I stumbled across Nerds Feather in the process of tracking down review sites to send my book to (Did you know I have a book coming out? In eight days? Perhaps you should read it) and was instantly hooked (to the extent ADD will allow). I love good reviews that don't take themselves to seriously, and Nerds Feather provides that. And when 'The G' asked me to contribute, well, that's just flattering, even though he probably won't let me review my own book (Entire review: the greatest work of fiction to ever grace this earth).
It's not the only one.
Time will tell if it's the right one. For some reason, a lot of 'indie' authors (one in particular) plant this flag of WE ARE INDIE HEAR US ROAR and it's bullshit. It is, because so many of these authors draw a line in the sand that doesn't need to be there, with no regard to the actual product- the story itself. If they actually cared about the publishing industry and it's future, they would spend more time on the product rather than the platform.
This has been driven home, time and again, in this little quest of mine. As with how I found and came to love this blog, searching for places that would read, if not review, my book, time and again I read some variation of (this from Insatiable Booksluts, which is itself a fantastic review site):
I’ve decided that IB will no longer accept pitches for self-published work. I’m not making a judgment about all self-published work here; no, this is about the fact that, energy-wise, it’s really draining for me to sift through pitches because I don’t have a touchstone for self-published work. Is this or that book going to be good? I dunno. I have to put a lot of research into books to see if it’s worth it to try to read it, and most of them don’t make the cut, so that work is for naught.And that's more kindly put than some of what I've seen. Guess what? I don't blame them in the slightest. I have read some garbage published through traditional houses. I have read some fantastic books from those same houses. I have read some garbage that is self-published. I have read some that is... passable, I guess. A couple, via Kickstarter, that I liked. Nothing that made me go Oh Em Gee this is FANTASTIC.
But that's the point up there in blockquotes; it's one giant slush pile and the reader is supposed to fork over $3+ to go through it? Is that really what we- as self-published authors- are asking them to do? I'm all in favor of readers having more control via reviews on GoodReads or wherever, but come on. Reviewers certainly don't want to sift through every unedited manifesto that gets slapped up on KDP with a poorly Photoshopped cover.
I'm different, shouts every self-pulished author. Hell, I said it, right up there, in black and white. I believe it's true. So do each and every one of them. With so many in the same inferior boat, that is clearly not true. I hope it is for me; I've spend time and money to be sure it is. That's for you to judge, though.
So what's the solution? What's the vetting process? Does it boil down to what I ask of you in the previous paragraph- you, the reader, are asked to judge my work? Or will hybrid presses rise further; essentially publishing co-ops?
So, self-published authors, if you're going to proclaim it the future, you damn well better have a plan and a quality product to back it up.
Post Script: Go read Chuck Wendig's take on these issues. They are quite good (and R-rated).
Well, that was cheery, wasn't it? Let's talk about something else.
In things that will hopefully improve said self-publishing, Barnes & Noble rolled out Nook Press, which is basically a step up from their mediocre PubIt platform, to say nothing of an effort to get some authors to publish exclusively with them. We'll see where it goes; I think it will be useful to authors- but obviously, given my above rant, I'm not terribly optimistic about the use it will see.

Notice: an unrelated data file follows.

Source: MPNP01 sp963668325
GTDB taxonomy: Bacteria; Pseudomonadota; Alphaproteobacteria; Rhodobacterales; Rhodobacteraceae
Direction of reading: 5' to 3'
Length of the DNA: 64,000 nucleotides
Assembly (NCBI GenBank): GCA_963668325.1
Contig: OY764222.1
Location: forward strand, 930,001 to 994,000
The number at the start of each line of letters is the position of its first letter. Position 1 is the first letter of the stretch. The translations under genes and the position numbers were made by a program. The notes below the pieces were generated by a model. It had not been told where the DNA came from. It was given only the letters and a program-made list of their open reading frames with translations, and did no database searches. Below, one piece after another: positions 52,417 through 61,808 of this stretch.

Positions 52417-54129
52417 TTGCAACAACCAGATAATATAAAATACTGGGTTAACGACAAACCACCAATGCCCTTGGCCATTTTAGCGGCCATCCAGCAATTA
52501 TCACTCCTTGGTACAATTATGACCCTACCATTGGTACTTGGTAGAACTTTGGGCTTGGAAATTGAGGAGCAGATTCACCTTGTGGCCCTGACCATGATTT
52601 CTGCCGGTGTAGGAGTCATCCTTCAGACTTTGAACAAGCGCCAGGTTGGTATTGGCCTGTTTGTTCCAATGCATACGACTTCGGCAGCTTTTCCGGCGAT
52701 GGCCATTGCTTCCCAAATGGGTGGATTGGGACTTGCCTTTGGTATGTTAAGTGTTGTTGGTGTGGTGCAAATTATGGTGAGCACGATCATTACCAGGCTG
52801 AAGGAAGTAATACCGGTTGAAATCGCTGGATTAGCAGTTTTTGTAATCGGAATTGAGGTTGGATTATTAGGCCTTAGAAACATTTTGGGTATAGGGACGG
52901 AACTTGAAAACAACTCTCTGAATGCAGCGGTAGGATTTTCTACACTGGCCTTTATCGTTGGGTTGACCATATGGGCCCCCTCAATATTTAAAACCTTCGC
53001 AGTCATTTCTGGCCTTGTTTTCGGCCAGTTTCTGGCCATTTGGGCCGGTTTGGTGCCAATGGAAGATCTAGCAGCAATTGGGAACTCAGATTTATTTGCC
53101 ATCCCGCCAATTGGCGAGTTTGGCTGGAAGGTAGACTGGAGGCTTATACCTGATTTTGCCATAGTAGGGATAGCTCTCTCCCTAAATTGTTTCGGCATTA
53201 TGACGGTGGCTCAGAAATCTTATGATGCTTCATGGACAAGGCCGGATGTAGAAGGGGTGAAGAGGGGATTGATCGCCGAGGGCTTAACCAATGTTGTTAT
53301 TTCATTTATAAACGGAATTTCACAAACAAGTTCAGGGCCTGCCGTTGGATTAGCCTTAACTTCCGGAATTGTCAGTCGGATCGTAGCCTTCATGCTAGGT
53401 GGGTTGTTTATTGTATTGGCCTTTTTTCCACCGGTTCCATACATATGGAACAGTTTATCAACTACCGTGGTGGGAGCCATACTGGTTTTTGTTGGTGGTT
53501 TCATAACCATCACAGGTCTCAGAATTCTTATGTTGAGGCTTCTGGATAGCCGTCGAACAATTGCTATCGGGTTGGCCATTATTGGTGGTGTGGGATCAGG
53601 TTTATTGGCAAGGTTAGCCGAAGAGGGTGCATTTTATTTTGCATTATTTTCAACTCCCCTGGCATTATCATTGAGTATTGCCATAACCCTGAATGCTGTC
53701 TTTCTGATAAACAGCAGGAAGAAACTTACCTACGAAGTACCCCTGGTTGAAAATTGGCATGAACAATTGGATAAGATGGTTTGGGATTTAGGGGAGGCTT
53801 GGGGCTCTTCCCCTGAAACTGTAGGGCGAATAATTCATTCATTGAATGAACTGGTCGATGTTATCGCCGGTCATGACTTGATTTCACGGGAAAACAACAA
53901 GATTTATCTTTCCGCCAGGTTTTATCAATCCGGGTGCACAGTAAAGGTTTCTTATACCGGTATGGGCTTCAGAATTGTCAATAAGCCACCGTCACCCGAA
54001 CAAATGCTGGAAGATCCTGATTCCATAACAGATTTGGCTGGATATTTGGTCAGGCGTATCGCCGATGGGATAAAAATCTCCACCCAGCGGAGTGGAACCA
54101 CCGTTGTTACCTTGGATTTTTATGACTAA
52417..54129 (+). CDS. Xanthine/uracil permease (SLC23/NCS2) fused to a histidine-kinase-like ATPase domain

But Amazon (etc) is Killing Bookstores!
Peter Damian beat me to it over at Book Riot, and I can't really top dinosaur and lifeboat metaphors, so I won't try, but there are two things I want to add to his most excellent piece:
1) Chill out, everybody. OK, so he technically says exactly that, but I want to say it, too. Not every shift in publishing is the end of it. The sky is not falling, it's just changing, and there are going to be some clouds. It makes me think of Jurassic Park (the book) where they're talking about what will happen if the dinosaurs reach the mainland and it will be the end of the world. Malcolm chimes in with words to the effect of 'the world will be just fine. It's humans who will die.' So maybe some things will die off. Books will chug merrily along (Wooo dinosaur metaphor! Sorta).
2) That said, bookstores aren't going to be a casualty- at least, not yet. There certainly ones who are dying off- Pete will talk about the one near him with piles of dusty books that struggles to move any product. Conversely, my writing hole and sanctuary, Village Books, seems to be thriving. I talked to Lindsey over there the other day, and she pointed out exactly what Peter did- it's all about adaptability. Like all of us, the Village Books crew were nervous about the change that ebooks would bring. But they adapted, bought into the change and kept doing what they do best- selling books. A great staff, great selection and clean store will keep getting books into the hands of readers.
Saving the Best for Last
That is, if you like science fiction. In eight days, my short story collection will come out. Reviews are starting to pop up and have been outrageously good; check them out. If you feel so inclined, help spread the word- I'll be giving some advance copies away if some social goals are met.
You can grab a sample from the site- downloadable in pdf, epub or mobi format.
And finally, check into my blog tomorrow for an announcement about a very special release giveaway in conjunction with Fireside Magazine and Chuck Wendig.